If your dog has been injured or ill to the point of needing to have one of its legs amputated, this can be a difficult situation for you to endure. Fortunately, your local veterinarian can handle this complicated procedure, and once the dog recovers, it can lead a normal life with just three legs. As a responsible pet owner, there are a number of care tips that you'll want to keep in mind after your dog has a leg amputated. Here are three specific goals that can be instrumental during this new phase of your pet's life.

Keep Its Weight Under Control

Many dogs become overweight due to a lack of exercise and the consumption of treats. After an amputation procedure, it's even more important for you to take ownership of your dog's weight. A dog that is overweight can suffer from joint problems, and this is especially a concern with a three-legged dog. Whereas another dog can support its weight on four legs, each of your dog's three legs will be under more stress from the weight of its torso. Feeding the animal the suggested amount of food daily, staying away from excess treats, and offering opportunities for exercise will be instrumental in weight maintenance.

Use A Leash During Walks

If you've trained your dog well, you may be comfortable walking it off its leash. In the wake of an amputation procedure, however, you'll want to use a leash to walk your dog. It's possible that your pet could attempt to run away from you during a walk — perhaps chasing a neighborhood cat or a squirrel — and initially forget that it's missing a leg. Depending on the dog's exuberance to chase its target, it could stumble and potentially sustain an injury. Using a leash, especially during the walks that directly follow the surgery, will prevent such an issue.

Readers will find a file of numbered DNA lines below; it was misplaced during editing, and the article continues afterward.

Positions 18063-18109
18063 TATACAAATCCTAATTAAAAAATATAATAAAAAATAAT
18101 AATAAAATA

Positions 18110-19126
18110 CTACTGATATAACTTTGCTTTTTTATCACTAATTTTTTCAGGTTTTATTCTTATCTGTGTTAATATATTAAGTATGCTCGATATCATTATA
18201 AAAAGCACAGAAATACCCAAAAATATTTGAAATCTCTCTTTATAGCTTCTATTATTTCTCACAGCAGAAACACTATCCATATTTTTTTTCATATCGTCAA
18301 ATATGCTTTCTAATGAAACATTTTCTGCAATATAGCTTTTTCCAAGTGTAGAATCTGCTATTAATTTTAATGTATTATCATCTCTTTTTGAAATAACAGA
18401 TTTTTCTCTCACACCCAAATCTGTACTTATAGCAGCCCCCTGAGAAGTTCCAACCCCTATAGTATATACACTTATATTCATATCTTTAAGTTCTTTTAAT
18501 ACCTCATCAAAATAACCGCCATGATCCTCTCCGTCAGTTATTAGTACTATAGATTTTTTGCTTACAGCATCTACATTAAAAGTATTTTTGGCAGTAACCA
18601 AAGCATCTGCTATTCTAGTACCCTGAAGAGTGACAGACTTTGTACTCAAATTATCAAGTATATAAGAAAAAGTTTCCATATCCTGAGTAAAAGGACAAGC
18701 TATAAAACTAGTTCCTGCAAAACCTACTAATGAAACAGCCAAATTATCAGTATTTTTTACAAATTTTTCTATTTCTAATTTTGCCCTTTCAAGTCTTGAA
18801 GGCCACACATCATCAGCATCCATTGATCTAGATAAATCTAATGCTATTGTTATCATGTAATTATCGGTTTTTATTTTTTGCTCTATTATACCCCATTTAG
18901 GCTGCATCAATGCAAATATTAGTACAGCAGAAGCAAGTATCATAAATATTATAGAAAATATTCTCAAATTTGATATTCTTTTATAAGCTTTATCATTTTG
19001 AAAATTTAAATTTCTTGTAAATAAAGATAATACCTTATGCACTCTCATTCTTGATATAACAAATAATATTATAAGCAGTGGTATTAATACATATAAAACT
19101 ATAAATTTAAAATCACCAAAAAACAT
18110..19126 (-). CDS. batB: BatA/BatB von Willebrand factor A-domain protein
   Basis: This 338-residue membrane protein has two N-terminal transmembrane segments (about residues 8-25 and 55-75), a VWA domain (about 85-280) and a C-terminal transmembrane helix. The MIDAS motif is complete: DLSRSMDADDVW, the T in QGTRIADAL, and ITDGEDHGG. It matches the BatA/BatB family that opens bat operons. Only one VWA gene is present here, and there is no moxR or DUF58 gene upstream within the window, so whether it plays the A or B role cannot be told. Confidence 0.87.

Keep Your Pet Away From Aggressive Dogs

It's possible that you've occasionally visited a local dog park in the past to give your pet a chance to run freely with other dogs. While dog parks have a lot of benefits, one problem is that some pets can sometimes act aggressively toward others. You don't want your dog getting toppled over by bigger dogs and potentially sustaining an injury. It's beneficial to keep your dog out of this type of environment whenever it appears that there are large, aggressive dogs sharing the space.

To learn more about pet care, contact a veterinarian.